The debut of the downsized B-Body full size cars in 1977 was a complete success for General Motors, redefining the full size class and introducing a fundamentally sound basic design that would endure for two decades. The cars won immediate critical acclaim and high sales, proving the correctness of the General’s strategy of downsizing and the abilities of its design and manufacturing processes. In retrospect, this success seems like a foregone conclusion. At the time GM saw the need to reassure the buying public that it had the right stuff to change successfully, however, and its concern was justified given the many problems that afflicted it and the entire American automobile industry during the 1970s. This long advertisement from November 1976, occupying four full pages, is a reminder of that time.
The 1973 oil shock. Smog controls that robbed power and ruined drivability. Federal safety and bumper requirements. Rampant rust. A wave of problems assailed the American automobile industry during the 1970s. Malaise Era has become the commonly accepted term for the period from 1973 to 1983, and it created a crisis of confidence in Detroit and in the American public’s relationship to its auto industry. For GM, the Vega with its self-destructing engine and premature rust became the most glaring example of how not to develop a new type of car and how to lose the trust of the public.
A radical change to GM’s bread and butter product, its full size cars, had much higher stakes, and the General had to convince the public that it was on top of its game and about to introduce a fundamentally sound product. Hence the emphasis on the solidity of the new cars’ frames and bodies, complete with a long explanation of the then-revolutionary but now-familiar use of computer-aided design (CAD), before a discussion of the new automotive religion of aerodynamics and efficiency.
“At a time when the world is running out of natural resources” is a gloomy opening line that speaks volumes about the pessimism that existed during the decade that began with the first Earth Day. It seems somewhat quaint almost four decades later, when metals are in abundant supply and have become a recycled, renewable resource. Not quaint at all is the concern about rust that follows that opening line, written during a decade when the public had become increasingly concerned with rust problems, and the Vega had gained a reputation for rusting when new and in the showroom. New rustproofing techniques such as using galvanized steel were a big deal back then. Highly quaint is the emphasis on the “greenhouse,” which this ad treats as an industry insider term. The concept of “perceived openness” from large window areas has completely disappeared from car design since then.
The throwback features continue on the final page, which begins by touting the undiminished trunk space of the downsized full size cars and its utility for traveling salesmen, a strange concept in the age of e-commerce. Also anachronistic at multiple levels is the lengthy and detailed discussion of fuel economy numbers. Five different engine designs on one platform from one car company is unthinkable today, and the table understates GM’s engine variety by listing only standard engines, which left out the small block Chevy V-8. Equally unthinkable today is the lengthy discussion of fuel economy without a single reference to horsepower and performance. Automotive engineering and technology were far from being able to achieve both power and economy in 1977. Progress has been so radical since then that muscle car levels of acceleration combined with high fuel efficiency became routine by a quarter century later, and today are expected in the most humble family sedan.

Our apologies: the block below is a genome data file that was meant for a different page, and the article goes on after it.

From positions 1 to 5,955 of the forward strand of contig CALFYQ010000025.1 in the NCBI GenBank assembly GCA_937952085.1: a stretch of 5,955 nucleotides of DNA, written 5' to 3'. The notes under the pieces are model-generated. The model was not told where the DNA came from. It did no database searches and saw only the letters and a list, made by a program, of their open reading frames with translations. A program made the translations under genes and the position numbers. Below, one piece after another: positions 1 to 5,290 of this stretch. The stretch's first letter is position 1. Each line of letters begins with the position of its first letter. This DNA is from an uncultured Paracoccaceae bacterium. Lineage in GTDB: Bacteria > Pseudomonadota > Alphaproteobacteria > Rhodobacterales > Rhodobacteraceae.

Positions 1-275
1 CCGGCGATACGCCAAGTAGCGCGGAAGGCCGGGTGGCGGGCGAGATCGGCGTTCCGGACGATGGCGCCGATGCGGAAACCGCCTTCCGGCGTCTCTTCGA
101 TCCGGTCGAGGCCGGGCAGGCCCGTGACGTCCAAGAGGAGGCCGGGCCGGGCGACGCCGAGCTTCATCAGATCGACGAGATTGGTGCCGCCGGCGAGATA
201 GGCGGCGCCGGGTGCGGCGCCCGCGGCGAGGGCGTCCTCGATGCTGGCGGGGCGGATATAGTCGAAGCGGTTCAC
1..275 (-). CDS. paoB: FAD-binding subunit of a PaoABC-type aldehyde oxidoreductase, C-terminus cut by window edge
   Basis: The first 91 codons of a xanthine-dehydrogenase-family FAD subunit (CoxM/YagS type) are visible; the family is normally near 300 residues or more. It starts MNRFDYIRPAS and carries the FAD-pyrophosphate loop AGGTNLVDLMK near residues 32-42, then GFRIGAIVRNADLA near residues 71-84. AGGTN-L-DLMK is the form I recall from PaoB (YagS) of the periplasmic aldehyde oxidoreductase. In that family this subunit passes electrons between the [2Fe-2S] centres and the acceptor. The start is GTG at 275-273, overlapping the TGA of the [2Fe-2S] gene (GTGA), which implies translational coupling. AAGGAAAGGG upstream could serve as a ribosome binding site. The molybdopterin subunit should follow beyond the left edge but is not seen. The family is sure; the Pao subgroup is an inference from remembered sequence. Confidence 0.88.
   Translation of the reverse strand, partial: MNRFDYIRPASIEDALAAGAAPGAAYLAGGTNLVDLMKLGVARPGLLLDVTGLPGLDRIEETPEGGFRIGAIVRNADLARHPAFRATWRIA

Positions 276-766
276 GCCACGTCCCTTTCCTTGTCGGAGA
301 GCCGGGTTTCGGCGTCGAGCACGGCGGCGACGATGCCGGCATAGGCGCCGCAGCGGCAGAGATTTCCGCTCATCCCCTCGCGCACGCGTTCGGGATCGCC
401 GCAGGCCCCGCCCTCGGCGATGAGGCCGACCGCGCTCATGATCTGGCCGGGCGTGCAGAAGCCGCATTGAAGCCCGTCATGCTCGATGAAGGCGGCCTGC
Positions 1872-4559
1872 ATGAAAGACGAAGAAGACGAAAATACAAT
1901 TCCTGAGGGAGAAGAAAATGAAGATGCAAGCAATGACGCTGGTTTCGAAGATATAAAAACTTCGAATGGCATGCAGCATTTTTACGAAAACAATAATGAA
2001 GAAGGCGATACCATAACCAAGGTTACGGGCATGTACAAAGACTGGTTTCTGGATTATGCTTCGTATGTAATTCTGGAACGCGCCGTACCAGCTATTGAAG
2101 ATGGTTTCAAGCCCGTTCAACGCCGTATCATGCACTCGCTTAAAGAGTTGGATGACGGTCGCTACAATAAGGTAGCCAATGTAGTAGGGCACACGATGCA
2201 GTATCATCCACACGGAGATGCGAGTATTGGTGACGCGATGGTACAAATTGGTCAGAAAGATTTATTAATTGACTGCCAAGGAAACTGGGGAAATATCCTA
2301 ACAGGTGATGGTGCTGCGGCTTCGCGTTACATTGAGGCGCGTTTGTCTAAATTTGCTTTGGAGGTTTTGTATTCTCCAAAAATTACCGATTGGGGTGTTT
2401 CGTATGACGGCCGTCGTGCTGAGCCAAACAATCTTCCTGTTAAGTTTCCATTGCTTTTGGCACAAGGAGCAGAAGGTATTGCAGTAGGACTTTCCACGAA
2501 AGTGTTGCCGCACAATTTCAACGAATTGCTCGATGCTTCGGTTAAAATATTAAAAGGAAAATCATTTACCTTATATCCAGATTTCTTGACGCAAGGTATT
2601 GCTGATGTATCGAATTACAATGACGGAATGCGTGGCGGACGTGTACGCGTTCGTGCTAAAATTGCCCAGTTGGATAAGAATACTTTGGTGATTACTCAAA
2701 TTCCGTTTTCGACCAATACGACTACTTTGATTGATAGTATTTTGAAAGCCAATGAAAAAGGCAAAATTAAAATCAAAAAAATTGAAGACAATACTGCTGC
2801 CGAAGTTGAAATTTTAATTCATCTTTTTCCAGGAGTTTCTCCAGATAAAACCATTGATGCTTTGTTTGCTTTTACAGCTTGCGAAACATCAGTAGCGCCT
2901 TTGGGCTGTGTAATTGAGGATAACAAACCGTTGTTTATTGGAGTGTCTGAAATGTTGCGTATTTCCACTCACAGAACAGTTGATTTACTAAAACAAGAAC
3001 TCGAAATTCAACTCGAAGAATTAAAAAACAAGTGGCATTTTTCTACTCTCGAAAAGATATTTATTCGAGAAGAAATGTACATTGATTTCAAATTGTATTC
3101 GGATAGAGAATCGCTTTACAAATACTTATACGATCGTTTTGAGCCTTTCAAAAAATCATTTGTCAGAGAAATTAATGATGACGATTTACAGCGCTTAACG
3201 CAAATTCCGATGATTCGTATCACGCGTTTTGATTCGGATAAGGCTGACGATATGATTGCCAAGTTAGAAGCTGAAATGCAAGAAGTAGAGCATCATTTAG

This four page ad, which intentionally says and shows nothing about the styling or performance of the class of cars that it introduces, speaks volumes about public attitudes and what GM saw itself as doing. In a gloomy decade filled with national problems and automobile industry problems, GM knew that it was taking a calculated risk. GM was certain that its downsized and more efficient cars were right for the times, and it had some degree of proof of concept in the successful 1975 introduction of the compact Cadillac Seville, but it could not be certain that the public would accept the change. They believed that they had to prepare the public for what they were doing, at considerable expense — both the advertising agency and the advertising space for this large ad must have cost top dollar. Almost 40 years later, this ad largely rings true despite its many anachronisms, since the success of the downsized B-Bodies in the marketplace and their enduring appeal to many people (including here) has backed the claims that GM made in this unusually technically focused ad. It is a reminder that GM still had the ability to succeed in 1977, despite the failures that preceded and followed.